The first half of 2012 is gone already. It’s time to start thinking about making money, saving it, increasing savings, increasing earnings, and investing.
Even if you are all alone and have no experience in investing in the stock market, you can find actionable advice here. But action must begin at the beginning. So, we won’t discuss individual stocks or investing styles, but we will offer guidelines that will lead inevitably to success. Yes, inevitably.
As the second half of the year begins, let’s begin with the basics. Start your savings account. If you already have one, you are ahead of the game. We are assuming you are reading everything on finance that you understand, have time to read and can afford to buy for your library.
Do you have a financial institution you prefer? A credit union, a savings and loan association, a community bank, or a national bank? We don’t have a preference. Our only recommendation is that you get to know at least one officer, preferably the CEO.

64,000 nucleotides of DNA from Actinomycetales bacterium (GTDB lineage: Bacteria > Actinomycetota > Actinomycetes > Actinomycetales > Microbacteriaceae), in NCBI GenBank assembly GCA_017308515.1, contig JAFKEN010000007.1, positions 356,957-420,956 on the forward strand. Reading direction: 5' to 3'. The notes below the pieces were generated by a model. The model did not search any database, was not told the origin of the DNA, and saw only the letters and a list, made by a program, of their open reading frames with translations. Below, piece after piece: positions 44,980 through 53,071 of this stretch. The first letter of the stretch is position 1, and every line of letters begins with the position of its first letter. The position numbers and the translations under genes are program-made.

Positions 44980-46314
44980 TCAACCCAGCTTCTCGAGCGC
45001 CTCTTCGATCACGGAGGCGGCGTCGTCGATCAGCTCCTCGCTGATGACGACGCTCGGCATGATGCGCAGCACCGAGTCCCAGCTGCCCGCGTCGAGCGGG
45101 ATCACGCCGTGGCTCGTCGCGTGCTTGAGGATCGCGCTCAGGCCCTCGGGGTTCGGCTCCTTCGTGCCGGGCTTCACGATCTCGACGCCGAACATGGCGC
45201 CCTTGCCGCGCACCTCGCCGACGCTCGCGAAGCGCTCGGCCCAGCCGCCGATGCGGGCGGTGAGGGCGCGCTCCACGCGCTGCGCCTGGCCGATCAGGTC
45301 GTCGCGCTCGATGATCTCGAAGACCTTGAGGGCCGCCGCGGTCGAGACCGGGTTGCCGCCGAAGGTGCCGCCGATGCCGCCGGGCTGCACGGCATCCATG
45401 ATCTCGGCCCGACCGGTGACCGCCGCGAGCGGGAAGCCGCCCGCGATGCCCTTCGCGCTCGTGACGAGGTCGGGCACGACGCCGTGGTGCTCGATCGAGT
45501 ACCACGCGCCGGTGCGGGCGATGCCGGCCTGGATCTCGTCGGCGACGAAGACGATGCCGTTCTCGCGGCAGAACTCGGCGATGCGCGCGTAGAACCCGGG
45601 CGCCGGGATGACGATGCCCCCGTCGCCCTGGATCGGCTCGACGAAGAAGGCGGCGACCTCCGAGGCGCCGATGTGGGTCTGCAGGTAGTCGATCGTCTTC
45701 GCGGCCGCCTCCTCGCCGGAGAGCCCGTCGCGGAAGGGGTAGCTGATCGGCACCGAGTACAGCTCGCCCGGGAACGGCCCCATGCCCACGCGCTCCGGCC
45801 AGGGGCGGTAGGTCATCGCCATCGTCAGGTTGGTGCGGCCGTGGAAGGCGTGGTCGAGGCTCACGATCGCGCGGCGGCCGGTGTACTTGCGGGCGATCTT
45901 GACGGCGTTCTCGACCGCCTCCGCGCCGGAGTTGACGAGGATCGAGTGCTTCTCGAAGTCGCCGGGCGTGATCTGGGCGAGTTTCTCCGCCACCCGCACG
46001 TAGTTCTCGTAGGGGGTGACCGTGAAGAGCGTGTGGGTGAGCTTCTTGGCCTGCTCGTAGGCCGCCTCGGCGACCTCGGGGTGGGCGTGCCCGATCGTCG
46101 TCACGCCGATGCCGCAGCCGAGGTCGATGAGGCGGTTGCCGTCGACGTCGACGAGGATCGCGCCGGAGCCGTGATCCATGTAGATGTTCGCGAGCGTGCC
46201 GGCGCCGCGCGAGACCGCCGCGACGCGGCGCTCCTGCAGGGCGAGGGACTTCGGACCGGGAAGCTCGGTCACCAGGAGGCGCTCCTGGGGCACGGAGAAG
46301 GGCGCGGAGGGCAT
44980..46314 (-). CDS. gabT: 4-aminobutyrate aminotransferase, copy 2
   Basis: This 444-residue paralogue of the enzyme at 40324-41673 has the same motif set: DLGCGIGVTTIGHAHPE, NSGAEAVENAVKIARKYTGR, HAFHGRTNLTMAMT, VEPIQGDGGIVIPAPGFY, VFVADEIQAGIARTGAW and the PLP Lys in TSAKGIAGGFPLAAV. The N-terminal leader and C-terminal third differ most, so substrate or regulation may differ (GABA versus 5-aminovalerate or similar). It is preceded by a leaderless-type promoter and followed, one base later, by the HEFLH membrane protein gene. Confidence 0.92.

How do you get to know the CEO, you ask? Simple. Go to the annual meeting of your institution. Watch and listen. You’ll get a good idea not only of who the CEO is, but who the chairman of the board and board members are. You’ll meet the staff, too, not just the people on the teller row, but those in the back office as well.
Ah, you say you already have a bank/credit union, etc. account? Open another one in another institution. We’re assuming you have a savings account as well as a checking account.
See what other services they offer. Free bill pay, for example. If it’s not free, forget it. Do the same thing you did before — go to their annual meeting. Don’t know when it is? Ask! Also, ask for their most recent annual and/or quarterly report.
This process of getting serious is not a quick and easy trip. But it’s fun. You have to dig down into the weeds in order to get a deep understanding of money and how it moves.
Why have your money at more than one institution? Tune in tomorrow to find out!